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It has been two and a half years since our mother died and nearly six years for our father.

Life has a new rhythm that now feels regular. We stumble along with happy faces. Our garden is tidy, the kale is growing neatly in a row. Our house waffles between being perfectly clean and total chaos. After breakfast, the cats are curled up in their respective beds. We made it through the eye of the storm and have resumed our lives as they once were. Sort of.

Yes the storm has passed but it has left something behind, a beast of darkness and tears. It lurks in the shadows of holidays, memories, songs, sights, tastes and smells. It descends on us like a weight and hangs in our doorways.

Sometimes when the beast appears I manage to beat it back by monkeying around in the kitchen, all of us dancing to top hits from the 90s. The cat resenting being selected as dance partner for Personal Jesus, yet again. Food also beats it back, sweet cakes and breads that fill the house with soothing smells.

This beast is not mine, it belongs to my brother but it feels like mine in the fight to push it back into the shadows.

Persistent grief for the passing of our parents defines my brother’s beast. I thought it was just a visitor but now I am sure it is here to stay.

My brother relives the passing of our parents often and in real-time. It is not a faded memory of the funeral or of days gone by, it is the agonizing moment-by-moment events leading to their passing that he remembers and revisits. The emotions are as raw as if it was on that very day.  He has no mechanism to rationalize it away or focus on a possibly more positive, yet abstract future.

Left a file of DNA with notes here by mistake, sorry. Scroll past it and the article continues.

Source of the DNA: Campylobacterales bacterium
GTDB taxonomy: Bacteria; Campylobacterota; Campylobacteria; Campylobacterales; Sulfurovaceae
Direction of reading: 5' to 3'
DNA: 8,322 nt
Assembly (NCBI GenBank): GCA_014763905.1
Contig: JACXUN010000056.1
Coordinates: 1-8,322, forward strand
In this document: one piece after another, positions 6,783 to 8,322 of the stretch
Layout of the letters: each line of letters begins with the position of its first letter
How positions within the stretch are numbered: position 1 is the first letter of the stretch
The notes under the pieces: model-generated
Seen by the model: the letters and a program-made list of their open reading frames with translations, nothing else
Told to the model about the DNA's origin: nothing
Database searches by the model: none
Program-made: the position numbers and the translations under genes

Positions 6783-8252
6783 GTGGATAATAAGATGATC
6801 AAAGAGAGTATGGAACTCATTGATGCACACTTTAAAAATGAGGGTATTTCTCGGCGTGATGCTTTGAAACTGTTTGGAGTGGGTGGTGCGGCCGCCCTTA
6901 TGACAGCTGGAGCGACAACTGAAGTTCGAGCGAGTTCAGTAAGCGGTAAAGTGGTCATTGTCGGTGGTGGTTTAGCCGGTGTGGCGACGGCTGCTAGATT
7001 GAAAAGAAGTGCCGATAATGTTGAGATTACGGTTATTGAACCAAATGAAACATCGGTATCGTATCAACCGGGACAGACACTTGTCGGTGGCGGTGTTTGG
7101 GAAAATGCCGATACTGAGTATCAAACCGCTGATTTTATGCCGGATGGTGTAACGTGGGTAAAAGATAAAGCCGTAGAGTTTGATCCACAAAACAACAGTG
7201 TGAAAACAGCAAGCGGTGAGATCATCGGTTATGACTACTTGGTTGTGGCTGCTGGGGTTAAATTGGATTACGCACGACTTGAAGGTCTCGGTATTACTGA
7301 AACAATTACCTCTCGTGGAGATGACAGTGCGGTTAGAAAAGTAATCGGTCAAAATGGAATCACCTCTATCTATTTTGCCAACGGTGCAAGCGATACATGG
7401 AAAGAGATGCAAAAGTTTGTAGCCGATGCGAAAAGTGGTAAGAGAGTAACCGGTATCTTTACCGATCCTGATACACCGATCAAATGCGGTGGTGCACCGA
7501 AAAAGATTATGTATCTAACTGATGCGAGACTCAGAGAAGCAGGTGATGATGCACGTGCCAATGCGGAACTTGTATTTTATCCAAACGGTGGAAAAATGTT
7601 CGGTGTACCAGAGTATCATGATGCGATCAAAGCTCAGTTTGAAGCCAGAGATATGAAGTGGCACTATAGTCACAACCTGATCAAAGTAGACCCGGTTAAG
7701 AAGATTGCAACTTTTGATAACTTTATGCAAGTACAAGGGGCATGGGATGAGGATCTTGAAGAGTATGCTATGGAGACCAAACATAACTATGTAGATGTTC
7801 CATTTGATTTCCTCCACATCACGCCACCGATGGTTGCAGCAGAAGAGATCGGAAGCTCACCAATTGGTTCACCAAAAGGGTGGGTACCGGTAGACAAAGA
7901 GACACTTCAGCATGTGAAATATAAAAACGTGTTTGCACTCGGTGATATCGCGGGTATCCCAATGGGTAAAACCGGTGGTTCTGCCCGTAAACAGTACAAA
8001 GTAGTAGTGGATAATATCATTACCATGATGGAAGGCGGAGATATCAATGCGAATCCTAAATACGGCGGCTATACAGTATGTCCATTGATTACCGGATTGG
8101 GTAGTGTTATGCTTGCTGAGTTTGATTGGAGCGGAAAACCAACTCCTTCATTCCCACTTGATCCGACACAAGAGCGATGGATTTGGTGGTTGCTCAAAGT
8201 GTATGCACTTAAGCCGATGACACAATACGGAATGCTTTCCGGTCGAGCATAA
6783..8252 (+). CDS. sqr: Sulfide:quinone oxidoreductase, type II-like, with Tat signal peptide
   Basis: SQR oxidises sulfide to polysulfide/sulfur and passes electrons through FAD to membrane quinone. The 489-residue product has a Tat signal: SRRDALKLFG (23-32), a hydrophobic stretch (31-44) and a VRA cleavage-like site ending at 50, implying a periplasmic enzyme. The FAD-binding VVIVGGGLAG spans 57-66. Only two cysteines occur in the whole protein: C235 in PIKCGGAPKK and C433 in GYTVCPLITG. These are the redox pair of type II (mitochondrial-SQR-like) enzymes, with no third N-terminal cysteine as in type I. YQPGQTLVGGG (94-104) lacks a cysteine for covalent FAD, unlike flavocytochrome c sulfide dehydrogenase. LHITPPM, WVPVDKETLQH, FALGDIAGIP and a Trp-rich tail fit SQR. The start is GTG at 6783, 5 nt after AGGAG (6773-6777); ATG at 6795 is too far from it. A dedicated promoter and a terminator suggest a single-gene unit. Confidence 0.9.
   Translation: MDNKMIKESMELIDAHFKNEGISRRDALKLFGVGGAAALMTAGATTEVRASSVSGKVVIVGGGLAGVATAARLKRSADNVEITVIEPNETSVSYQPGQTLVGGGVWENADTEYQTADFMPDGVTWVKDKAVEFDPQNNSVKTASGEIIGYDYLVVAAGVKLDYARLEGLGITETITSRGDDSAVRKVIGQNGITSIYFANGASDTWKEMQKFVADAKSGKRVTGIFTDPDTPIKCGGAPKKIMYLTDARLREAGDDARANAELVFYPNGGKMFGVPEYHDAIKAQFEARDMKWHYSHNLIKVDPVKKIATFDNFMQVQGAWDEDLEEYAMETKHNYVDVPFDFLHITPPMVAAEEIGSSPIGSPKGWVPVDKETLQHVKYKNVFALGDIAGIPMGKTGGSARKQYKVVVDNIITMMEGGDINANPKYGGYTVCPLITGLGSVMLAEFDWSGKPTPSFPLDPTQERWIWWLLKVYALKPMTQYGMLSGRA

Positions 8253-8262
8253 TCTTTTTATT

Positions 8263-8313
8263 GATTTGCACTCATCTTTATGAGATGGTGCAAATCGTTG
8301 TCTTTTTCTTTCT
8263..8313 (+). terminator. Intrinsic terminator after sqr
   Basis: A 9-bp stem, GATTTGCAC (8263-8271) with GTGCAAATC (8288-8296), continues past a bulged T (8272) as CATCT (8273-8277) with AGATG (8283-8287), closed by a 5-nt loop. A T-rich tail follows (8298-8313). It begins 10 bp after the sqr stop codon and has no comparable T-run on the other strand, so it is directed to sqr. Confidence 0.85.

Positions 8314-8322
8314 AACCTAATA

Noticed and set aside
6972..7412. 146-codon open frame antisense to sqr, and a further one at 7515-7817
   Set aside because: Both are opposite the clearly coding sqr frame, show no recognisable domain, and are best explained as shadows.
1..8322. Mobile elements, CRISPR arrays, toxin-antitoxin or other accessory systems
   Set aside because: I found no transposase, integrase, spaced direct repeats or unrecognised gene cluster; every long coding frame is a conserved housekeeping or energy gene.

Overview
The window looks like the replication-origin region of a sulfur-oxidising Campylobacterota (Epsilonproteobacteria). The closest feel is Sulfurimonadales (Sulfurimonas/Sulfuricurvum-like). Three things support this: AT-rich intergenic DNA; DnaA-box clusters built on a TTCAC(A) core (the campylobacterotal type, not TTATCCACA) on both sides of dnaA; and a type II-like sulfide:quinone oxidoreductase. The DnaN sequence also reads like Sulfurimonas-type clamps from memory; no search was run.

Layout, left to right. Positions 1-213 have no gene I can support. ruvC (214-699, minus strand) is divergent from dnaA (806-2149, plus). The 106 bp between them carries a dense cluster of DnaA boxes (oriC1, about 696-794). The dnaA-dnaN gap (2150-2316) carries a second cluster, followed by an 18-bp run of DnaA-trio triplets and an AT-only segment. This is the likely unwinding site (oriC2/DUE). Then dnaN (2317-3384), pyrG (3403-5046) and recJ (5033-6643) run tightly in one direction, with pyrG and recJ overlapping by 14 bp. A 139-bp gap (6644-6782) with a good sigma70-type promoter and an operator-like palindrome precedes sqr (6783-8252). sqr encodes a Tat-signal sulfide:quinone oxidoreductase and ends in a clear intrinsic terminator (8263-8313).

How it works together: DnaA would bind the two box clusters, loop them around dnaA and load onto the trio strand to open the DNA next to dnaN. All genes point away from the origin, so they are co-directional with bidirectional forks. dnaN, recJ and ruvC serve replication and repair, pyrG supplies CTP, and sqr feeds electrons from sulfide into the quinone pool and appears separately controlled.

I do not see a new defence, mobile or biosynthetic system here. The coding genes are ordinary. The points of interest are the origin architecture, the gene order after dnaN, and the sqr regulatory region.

Grief is never easy, grief when you have a development disability is impossible.

Watching him go through these times builds a ball in my throat so heavy and thick that it chokes me. Days lost in grief for him are also lost for me. I can’t work or think or even sit up straight. I feel this way because nothing I say or do seems to make him feel better. My credibility as protector is destroyed.

When the beast of grief is prowling around my brother’s life, I notice that there is a second beast, a sidekick of sorts, this sidekick is my burden to carry. This second beast is the sting of injustice. I think that many of us who love someone who is vulnerable by societal standards has felt this painful sting.

Is it not bad enough that our loved ones live their lives with so many barriers that on top of all that they face, they also get lost in exponential grief and sadness?

On a personal level I am so sorry that life is so hard for my brother, that he witnesses my able privilege, and the able privilege of many others daily.

The sting of injustice scales outwards, from the hurt I feel under our roof to what is happening outside our doors. To persons with disabilities living daily with discrimination and prejudice, intentional or unintentional. To the added mental and physical health challenges faced by most. To being forced into a life of poverty. To being abused. To enduring traumatic stress. No matter how caring and loving we are, discrimination, poor health, poverty, abuse and traumatic stress for persons with developmental disabilities are inescapable. They are embedded into our systems, our culture and our society.

The duo of grief and injustice can break my heart more times in one day than I thought was possible.